We got back to the gate and of course no one wanted to go to the spot they were in originally, which led to more arguments and pushing. When they finally began to check tickets, they were supposed to allow only 17 people through the gate due to the capacity of the plane. But I could tell it was going to be more chaos because the guy checking tickets was not counting the tickets. 18 of us ended up on the shuttle that was to take us to the plane. When the attendant came  and said there were too many people on the shuttle and that someone needed to get off, everyone looked at everyone else with a “ your crazy to think im getting off” face. We had all been waiting 14 hours for this flight. There was no way anyone was going to give up their seat. 

The attendant  tried speaking with some people, but it was to no avail, so he sent the shuttle to the plane anyways. As soon as the shuttle stopped everyone ran for  the small step ladder to get on the plane. It was life or death and everyone was pushing, shoving, and elbowing each other trying to get on the step ladder to board the  plane.

It's been a while since I've seen paved roads and big buildings (Bank)
The flight attendant came out of the plane to see what all the hustle and bustle was about, she immediatley began yelling for the pilot. He came out of the cabin and began yelling “ Stop! Stop! What’s going on?!’’  Myself and maybe 4 others understood him because he was speaking in English.  Everyone else continued pushing and shoving. I found this extremely entertaining. 

“Who speaks English?! Who can tell me what’s going on?!”  He asked.  I replied from behind the mosh pit, “ There are 18 of us and 17 seats on the plane, that’s the problem”.  He was confused as to why this hadn’t be handled before we all got to the plane. I explained that we had numbers on the back of our tickets and he should just take number 1-17. He didn't seem to think this was a good idea, so without delay more fighting broke out. 

Everyone on the left side starting pushing together and all of us on the right side were getting pushed into the planes propeller. Security guards began running to the scene and tried to get people to stop, yelling that this was a safety hazard and someone could get hurt!

Senegalese local transport, the Guinea-Bissau equivilant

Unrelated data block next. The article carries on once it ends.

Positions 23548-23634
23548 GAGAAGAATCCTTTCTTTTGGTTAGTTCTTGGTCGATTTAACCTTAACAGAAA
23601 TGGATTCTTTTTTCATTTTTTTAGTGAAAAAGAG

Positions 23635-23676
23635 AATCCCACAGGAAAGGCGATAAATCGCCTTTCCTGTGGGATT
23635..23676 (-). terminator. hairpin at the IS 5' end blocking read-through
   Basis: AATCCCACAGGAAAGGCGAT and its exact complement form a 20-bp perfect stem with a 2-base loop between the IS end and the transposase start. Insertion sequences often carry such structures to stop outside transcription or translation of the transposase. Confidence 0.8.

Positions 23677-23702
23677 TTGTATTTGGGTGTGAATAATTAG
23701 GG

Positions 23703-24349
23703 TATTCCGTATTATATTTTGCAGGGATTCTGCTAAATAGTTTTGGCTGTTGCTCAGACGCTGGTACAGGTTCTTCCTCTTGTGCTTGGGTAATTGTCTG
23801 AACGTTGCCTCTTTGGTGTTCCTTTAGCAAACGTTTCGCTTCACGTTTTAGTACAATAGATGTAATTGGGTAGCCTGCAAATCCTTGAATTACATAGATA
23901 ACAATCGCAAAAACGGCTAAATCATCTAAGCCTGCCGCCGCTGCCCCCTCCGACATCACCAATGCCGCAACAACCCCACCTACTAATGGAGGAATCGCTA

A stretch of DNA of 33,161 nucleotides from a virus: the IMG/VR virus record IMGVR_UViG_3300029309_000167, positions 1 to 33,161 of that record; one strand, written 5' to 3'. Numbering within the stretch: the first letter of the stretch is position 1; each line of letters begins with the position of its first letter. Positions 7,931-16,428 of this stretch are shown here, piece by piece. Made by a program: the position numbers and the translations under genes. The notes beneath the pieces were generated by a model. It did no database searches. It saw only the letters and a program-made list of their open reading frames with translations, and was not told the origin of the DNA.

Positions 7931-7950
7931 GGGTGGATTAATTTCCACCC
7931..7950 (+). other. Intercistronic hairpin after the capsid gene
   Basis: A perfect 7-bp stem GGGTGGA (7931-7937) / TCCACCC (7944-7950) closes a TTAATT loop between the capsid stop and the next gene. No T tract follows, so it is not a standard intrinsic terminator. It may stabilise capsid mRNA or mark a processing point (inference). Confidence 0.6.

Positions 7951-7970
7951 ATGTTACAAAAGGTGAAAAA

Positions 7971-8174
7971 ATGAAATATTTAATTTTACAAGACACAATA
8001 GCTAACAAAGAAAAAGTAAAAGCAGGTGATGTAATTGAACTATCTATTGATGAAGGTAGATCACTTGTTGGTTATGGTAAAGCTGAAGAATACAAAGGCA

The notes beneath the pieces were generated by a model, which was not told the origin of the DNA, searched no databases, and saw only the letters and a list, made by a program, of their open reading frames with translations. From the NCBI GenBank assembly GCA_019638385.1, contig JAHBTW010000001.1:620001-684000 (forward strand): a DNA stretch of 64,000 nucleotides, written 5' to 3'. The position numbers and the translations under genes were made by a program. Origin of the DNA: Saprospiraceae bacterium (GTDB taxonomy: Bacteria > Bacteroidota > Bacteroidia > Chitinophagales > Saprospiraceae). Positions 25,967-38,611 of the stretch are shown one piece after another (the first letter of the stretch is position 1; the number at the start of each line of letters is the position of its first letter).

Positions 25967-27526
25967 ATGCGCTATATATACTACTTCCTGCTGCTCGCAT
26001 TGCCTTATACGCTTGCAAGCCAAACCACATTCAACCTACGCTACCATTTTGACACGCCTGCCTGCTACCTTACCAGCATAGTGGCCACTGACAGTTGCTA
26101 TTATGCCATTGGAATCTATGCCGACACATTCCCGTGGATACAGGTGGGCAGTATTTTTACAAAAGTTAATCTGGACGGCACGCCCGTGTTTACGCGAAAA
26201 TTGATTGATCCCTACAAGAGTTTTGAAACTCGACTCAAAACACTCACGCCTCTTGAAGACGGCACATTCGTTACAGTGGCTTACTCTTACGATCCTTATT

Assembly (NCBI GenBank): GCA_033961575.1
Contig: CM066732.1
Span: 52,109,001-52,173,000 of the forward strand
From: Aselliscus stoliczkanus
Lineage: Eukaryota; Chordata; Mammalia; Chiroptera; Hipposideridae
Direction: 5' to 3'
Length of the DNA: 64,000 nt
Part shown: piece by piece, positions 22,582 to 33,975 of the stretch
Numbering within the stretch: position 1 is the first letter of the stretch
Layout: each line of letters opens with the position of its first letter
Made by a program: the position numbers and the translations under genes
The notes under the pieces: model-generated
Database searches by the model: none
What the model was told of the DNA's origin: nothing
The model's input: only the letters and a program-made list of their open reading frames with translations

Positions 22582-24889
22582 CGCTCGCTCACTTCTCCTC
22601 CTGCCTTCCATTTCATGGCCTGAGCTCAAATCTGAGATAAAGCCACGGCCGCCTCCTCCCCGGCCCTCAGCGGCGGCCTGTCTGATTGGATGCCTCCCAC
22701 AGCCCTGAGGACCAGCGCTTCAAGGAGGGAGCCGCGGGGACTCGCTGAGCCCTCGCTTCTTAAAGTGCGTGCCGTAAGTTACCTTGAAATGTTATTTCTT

In the back and forth of the mosh pit I managed to sneak up close to the ladder. With the help of one of the friends who blocked the crowd as I pushed through to where an airport security guard was blocking the step ladder with his body. I politely asked if I could pass and he let me through and my friend slipped on behind me.

The pilot had been yelling the entire time and once I made it on the ladder he said no one was getting on until everyone was in a line. I turned around while climbing the ladder and translated what he was saying in hopes that maybe folks would get it together if they could actually understand what he was saying.  Then I entered the plane and found my seat.

Unlucky number 18 was an Indian man who had stayed at the airport the entire 14 hours.  He put up quite a protest. Everyone felt bad, but no one was willing to give up their seat.  Once on the plane everyone was clam and most people fell asleep before the plane even took off!

 I arrived in Dakar at 3 o’clock in the morning and my friend Danny (God bless his soul) met me at the airport.  He lives in a neighborhood called Medina, so we caught a cab there and I slept like a rock! 

View of the ocean just outside of down-town Dakar
The next day we were out the door by noon to explore Dakar. At first I was jazzed by what I saw, it was like Guinea Bissau but much more developed. The beaches are beautiful and the construction is modern.  I was thrilled to be a in a place that had paved roads, electricity, running water, and the likes.

 But once we got to downtown my sentiment started to change.  I felt like I had been transported to France or Portugal.  And I began to wonder how it is that these neighboring countries are so different?!  What happened that Bissau got left so far behind? People who have never left Bissau have no idea how much better it can be, the injustice is heart breaking and left me speechless for the rest of our journey.

 I went to check-in to my flight to Mauritania at 5pm that afternoon and again, the flight time had been moved to 11:30pm. Gooooo Figure!! I told the flight attendant to move my flight back a couple of days ( for free since these flight delays seems to be perpetual)  so that I could spend more time exploring Dakar after my visit to Mauritania. 

Finally At 1:00 am the plane showed up, we took our flight, and I arrived safely in Noakchott at 3 am.